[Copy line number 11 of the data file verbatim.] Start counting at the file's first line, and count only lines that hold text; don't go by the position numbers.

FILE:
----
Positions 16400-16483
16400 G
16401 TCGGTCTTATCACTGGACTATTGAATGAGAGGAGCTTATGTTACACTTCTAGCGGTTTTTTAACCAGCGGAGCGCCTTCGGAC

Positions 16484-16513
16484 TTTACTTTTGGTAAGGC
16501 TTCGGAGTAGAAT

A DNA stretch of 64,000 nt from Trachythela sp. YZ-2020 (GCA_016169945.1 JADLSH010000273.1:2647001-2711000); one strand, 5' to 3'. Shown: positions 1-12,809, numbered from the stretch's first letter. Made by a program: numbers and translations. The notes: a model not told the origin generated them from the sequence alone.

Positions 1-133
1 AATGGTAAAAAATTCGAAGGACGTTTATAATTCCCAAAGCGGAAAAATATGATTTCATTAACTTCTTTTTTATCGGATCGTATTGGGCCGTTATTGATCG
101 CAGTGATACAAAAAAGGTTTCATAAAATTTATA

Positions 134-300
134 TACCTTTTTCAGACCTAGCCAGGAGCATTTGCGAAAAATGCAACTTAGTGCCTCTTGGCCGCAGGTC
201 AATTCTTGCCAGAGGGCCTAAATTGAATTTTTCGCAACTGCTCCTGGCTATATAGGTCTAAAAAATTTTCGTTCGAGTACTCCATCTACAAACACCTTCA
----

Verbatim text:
Positions 134-300